Reports emerged on Friday morning that Manchester United have cooled their interest in Wolverhampton Wanderers midfielder Ruben Neves. The 24-year-old Portugal international had been one of the rumoured candidates for Ole Gunnar Solskjaer’s midfield rebuild, with club figures viewing him as a possible anchor in the proposed 4-3-3 system said to be favoured at Old Trafford this season. However, it now seems likely that Neves will stay put, as further business for United hinges on outgoings, and the likes of Paul Pogba, Diogo Dalot and Jesse Lingard look set to remain at the club.
The rattle and hum of the transfer rumour mill is nothing new for Neves, the former Porto man was heavily linked with a move to Arsenal in July that never materialised. It seems certain now that Neves will line up for Wolves as they travel to the King Power Stadium on Saturday to face Leicester City. The clash with the FA Cup holders kicks off a pivotal season for Wolves, and in particular for Neves.
A wildly popular player, there has been no indication Neves tried to force through a move during the summer. But as a player entering his prime, and with experience beyond his years at club and international level, it must rankle that the high-profile clubs came circling before ultimately moving on. Any lingering disappointment must be shelved, though, as the Midlands club head into a season unlike any they’ve faced for a while.
Manager Nuno Espirito Santo has moved to Tottenham Hotspur after four largely-successful years with the club. Neves was one of the former Valencia coach’s initial signings, and was instrumental in Nuno leading the club to the Premier League, where they enjoyed back-to-back seventh-place finishes, their best since 1980, before a disappointing drop to 13th last term. The departure of such an influential manager can often lead to a difficult period of adjustment, and Wolves will need Neves at his best to negotiate life without Nuno.
Like Nuno, new coach Bruno Lage is a compatriot of Neves, and with a large Portuguese contingent in the squad the change may not be as jarring as feared. However, adjusting to new tactical demands can often present a challenge. With Wolves coming off a comparatively disappointing season, they will need a fast start to avoid getting dragged into matters near the bottom of the table.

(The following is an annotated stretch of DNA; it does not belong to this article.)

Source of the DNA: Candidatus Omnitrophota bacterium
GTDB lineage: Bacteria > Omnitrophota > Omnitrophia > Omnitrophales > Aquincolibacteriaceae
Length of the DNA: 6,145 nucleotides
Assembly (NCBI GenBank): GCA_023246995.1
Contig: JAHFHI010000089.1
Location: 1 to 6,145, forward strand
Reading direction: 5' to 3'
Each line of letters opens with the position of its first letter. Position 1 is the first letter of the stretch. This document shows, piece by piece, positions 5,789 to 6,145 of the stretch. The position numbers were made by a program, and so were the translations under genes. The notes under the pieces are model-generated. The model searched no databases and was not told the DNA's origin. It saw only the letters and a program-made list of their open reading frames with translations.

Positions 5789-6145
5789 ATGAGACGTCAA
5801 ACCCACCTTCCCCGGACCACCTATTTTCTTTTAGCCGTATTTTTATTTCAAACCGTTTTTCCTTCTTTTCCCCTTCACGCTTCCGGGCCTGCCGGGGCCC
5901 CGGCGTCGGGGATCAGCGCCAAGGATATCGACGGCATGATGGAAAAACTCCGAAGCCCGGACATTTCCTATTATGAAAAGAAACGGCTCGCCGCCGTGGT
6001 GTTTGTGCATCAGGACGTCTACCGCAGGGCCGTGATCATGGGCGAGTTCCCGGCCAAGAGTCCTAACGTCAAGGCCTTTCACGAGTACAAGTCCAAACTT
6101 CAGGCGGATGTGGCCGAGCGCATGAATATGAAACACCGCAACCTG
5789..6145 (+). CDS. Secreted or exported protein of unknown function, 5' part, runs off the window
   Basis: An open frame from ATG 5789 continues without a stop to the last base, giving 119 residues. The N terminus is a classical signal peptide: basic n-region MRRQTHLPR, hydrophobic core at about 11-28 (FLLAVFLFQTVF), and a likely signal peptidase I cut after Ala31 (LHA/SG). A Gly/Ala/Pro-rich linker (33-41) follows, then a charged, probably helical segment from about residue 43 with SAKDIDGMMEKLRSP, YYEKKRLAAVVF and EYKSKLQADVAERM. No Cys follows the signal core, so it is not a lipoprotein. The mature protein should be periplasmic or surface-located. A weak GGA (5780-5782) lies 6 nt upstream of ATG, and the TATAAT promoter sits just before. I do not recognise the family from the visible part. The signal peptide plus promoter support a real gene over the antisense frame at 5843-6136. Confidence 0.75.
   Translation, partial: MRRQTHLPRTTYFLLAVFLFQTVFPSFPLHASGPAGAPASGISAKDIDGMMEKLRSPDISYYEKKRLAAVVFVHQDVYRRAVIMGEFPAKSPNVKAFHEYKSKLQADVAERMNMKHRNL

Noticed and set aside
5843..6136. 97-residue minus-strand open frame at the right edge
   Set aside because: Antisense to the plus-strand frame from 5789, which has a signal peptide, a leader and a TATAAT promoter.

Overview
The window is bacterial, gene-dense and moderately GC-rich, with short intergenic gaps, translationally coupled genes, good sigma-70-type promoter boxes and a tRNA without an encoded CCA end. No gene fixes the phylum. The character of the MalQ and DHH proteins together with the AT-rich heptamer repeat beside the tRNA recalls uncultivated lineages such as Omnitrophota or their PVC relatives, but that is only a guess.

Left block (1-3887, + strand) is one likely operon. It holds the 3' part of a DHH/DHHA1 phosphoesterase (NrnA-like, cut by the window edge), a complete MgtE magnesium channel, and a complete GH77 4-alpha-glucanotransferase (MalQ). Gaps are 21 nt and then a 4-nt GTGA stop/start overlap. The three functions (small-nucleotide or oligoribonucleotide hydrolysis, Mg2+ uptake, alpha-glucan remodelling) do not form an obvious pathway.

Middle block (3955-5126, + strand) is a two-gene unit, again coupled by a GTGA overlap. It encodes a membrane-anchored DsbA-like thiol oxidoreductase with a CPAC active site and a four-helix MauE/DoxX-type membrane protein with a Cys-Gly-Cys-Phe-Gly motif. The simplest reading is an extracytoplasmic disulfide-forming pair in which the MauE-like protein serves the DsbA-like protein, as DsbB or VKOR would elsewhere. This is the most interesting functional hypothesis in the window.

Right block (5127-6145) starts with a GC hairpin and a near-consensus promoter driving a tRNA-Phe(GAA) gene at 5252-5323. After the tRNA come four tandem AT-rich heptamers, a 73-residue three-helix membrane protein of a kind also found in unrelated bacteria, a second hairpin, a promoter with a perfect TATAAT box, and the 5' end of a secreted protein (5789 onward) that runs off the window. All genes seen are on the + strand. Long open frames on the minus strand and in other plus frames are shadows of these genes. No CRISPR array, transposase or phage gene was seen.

Neves has a vital role to play this season on the training ground too. Neves is now one of the most experienced members of the Wolves squad, and with the club recruiting a number of young players in the summer window, the onus will fall on senior figures like himself to help acclimate new signings. Rayan Ait-Nitouri (20), Yerson Mosquera (20), Louie Molden (19) and Francisco Trincao (21) would all benefit from playing alongside Neves, who already has 269 career games behind him. Can the man who became the youngest captain in Champions League history at Porto bring the best out of an exciting influx of youth at Molineux?
The ball is very much in Neves’ court in this situation. If he knuckles down and excels under difficult circumstances this season, there will be more links and surely concrete offers for his services next summer. At 24, time is ticking but not quite running out. Jack Grealish stands as an example. The England midfielder first turned heads as a teenager in the 2014-15 season, similar to Neves’ emergence at Porto in his youth. Grealish was patient, even through a spell in the Championship, and emerged as Aston Villa’s star player before earning a mega-money move to Manchester City. There is a lot to be said for establishing yourself at a club where game time is easier to come by as a youngster, before moving to a bigger club when you are already well-established.
Will Wolves be willing to part with their midfield star, though? Neves is contracted until 2024, meaning owners Fosun Group can afford to hold out for a sizable fee. However, with the effects of Covid-19 still being felt in the pockets of many football owners, Neves finally moving to a club with title ambitions is far from impossible.
Wolves and Neves stand at a crossroads, a new manager has arrived, United and Arsenal’s interest has dissipated. Club and player need each other, and Neves continuing to dazzle at Molineux this season is the best outcome for all parties.